Because many emergency response professionals believe there is no one proposed concept that will be applicable for all different natural disasters or can be applied to all phases of management, this competition welcomed a wide range of potential solutions. New technologies and applications gained from this crowdsourced competition may be developed further by NASA for use in coordinating and facilitating disaster management. 
      At the Forum, finalist teams presented concepts of systems that addressed responses to natural disasters such as earthquakes, avalanches, volcanic eruptions, hurricanes, floods, and wildfires.   
      “Whenever NASA engages with students, it’s such a rewarding experience,” said Steven Holz, NASA Aeronautics University Innovation Assistant Project Manager and Blue Skies judge and co-chair. “This competition encourages students to imagine, expand, and tackle the challenges and opportunities that await in the future of aeronautics. The students bring unique concepts and ideas to the table along with a wealth of knowledge and professionalism. It’s always exciting to have the chance to see firsthand what they come up with next.” 
      Students also had the opportunity to network with NASA and industry experts, tour NASA’s Ames Research Center, and gain insight into potential careers and applications that will further the Agency’s mission toward a climate-friendly aviation future. 
      “Because natural disasters are so far-reaching and impactful to so many, we had a lot of interest in this year’s competition,” added Marcus Johnson, project manager in the Aeronautics Directorate at NASA Ames Research Center and 2024 Blue Skies co-chair. “Each of the eight finalist teams that presented at this year’s Forum were passionate about their concepts and each offered compelling ideas.  This competition is about so much more than just “awards,” it’s about connecting, networking and identifying the future leaders in aeronautics.” 
      The 2024 Gateways to Blue Skies Competition is sponsored by NASA’s Aeronautics Research Mission Directorate and administered by the National Institute of Aerospace.  
      View the livestream of the competition presentations: https://vimeo.com/showcase/blueskies
      View the competition finalists: https://blueskies.nianet.org/finalists/ 
      To learn more about the 2024 Gateways to Blue Skies: Advancing Aviation for Natural Disasters Competition, visit: https://blueskies.nianet.org/competition/ 
      For more information about NASA Aeronautics, visit: https://www.nasa.gov/topics/aeronautics/index.html 
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      2 Min Read NASA Volunteers Find Fifteen Rare “Active Asteroids”
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      Henry Hsieh Some extraordinary asteroids have “activity”–comet-like tails or envelopes of gas and dust.  NASA’s Active Asteroids project announced the discovery of activity on fifteen asteroids, challenging conventional wisdom about the solar system.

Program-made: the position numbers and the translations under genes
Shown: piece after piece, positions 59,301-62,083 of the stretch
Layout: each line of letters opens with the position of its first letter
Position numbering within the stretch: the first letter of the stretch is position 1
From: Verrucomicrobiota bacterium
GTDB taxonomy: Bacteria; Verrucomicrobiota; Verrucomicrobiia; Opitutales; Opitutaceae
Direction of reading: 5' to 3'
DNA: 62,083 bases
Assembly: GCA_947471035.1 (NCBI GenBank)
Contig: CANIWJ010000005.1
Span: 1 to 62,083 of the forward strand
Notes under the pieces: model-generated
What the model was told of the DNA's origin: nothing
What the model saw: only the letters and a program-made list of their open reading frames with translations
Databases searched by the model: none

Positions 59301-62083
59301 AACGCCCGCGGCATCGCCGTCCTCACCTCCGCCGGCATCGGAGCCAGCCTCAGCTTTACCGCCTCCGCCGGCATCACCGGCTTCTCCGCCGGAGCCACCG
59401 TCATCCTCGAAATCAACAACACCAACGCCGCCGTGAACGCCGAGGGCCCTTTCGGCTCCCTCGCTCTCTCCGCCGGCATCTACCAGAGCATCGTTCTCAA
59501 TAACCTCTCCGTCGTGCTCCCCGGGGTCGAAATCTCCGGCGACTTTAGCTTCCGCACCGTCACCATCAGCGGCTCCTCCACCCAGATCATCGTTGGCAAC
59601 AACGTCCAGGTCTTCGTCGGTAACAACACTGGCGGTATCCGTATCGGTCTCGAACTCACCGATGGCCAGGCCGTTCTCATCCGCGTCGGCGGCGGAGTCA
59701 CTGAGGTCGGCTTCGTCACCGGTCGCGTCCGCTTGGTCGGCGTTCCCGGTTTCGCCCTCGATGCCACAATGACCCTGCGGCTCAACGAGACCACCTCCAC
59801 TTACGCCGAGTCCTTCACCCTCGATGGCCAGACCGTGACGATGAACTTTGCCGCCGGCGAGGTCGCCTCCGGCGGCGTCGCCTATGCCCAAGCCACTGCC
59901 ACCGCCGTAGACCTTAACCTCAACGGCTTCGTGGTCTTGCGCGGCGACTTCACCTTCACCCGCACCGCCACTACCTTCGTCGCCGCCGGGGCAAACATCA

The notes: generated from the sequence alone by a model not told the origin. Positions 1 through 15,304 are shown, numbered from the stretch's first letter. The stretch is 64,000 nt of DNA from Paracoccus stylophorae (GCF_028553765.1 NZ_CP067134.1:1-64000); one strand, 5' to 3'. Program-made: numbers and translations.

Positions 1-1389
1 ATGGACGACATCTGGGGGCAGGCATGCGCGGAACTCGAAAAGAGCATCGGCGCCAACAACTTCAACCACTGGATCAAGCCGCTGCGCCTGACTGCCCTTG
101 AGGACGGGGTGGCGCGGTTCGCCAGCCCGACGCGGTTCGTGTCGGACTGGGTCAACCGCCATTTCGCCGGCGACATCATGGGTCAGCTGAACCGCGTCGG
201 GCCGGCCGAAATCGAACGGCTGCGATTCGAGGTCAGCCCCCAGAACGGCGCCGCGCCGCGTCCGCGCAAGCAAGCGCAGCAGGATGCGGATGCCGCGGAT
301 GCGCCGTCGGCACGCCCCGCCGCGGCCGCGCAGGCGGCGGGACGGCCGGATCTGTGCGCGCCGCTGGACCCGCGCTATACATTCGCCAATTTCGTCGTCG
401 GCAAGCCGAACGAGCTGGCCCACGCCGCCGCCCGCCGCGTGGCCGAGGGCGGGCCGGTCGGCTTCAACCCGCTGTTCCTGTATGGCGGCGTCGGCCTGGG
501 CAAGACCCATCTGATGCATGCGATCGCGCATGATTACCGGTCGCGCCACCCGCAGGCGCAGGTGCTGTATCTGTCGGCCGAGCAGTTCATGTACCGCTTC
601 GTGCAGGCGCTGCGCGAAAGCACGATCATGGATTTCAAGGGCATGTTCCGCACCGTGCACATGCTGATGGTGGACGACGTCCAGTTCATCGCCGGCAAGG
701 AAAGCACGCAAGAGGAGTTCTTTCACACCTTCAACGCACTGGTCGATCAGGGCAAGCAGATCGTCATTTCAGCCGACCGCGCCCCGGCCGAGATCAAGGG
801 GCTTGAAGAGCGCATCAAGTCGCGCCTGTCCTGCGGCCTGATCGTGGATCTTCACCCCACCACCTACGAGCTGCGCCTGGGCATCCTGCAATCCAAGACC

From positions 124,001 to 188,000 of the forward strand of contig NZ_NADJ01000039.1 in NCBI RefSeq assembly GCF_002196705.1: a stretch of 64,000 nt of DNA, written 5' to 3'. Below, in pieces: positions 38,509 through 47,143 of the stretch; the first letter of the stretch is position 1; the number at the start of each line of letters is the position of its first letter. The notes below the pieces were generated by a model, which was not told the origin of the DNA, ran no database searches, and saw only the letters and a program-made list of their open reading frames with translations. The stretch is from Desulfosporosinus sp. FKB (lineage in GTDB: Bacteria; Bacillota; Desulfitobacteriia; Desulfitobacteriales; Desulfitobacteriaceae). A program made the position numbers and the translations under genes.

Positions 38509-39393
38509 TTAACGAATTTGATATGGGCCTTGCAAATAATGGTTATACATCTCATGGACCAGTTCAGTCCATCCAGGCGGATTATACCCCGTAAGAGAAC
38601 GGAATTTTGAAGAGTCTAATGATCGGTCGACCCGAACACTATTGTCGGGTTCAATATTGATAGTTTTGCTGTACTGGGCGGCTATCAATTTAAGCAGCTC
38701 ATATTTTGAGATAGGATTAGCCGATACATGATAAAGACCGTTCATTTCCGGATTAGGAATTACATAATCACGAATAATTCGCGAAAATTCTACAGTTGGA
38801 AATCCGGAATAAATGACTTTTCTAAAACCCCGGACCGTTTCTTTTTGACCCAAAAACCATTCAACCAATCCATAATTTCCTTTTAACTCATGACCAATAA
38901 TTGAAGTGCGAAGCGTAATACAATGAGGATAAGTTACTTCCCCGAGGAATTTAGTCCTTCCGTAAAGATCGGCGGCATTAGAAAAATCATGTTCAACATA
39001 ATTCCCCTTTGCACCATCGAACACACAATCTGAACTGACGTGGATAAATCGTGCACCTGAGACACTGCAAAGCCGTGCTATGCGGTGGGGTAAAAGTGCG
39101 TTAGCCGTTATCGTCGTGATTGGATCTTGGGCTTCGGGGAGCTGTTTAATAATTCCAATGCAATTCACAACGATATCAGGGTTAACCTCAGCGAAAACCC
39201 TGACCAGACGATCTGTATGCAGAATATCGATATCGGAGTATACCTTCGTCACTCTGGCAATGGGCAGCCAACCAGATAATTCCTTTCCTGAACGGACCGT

To find these fifteen rare objects, more than 8000 volunteers combed through 430,000 images from the Dark Energy Camera (DECam) on the Victor M. Blanco telescope in Chile. A paper about the results, now published in the Astronomical Journal, includes nine volunteers among the co-authors.
      “For an amateur astronomer like me it’s a dream come true.” said volunteer Virgilio Gonano from Udine, Italy. “Congratulations to all the staff and the friends that also check the images!”
      Volunteers from the NASA’s “Active Asteroids” Citizen Science project identified a comet tail coming from
      Asteroid 2015 VA108, one of the active asteroids spotted by volunteers from NASA’s “Active Asteroids” Citizen Science project. The object, indicated by the green arrow, orbits entirely within the main asteroid belt (located between Mars and Jupiter), but sports a tail like a comet. Credit: Colin Orion Chandler (University of Washington) Studying these rare active asteroids teaches scientists about the formation and evolution of the solar system, including the origins of water here on Earth. These objects may also aid future space exploration because the same ices that cause comet-like tails can power rockets or provide breathable air.
      “I have been a member of the Active Asteroids team since its first batch of data,” said volunteer Tiffany Shaw-Diaz from Dayton, Ohio. “And to say that this project has become a significant part of my life is an understatement. I look forward to classifying subjects each day, as long as time or health permits, and I am beyond honored to work with such esteemed scientists on a regular basis.”
      The Active Asteroids project was founded by Dr. Colin Orion Chandler, a LINCC Frameworks project scientist at the University of Washington and DiRAC Institute.  To join the project and help discover the next active asteroid, visit https://www.activeasteroids.net.
      Facebook logo @DoNASAScience @DoNASAScience Share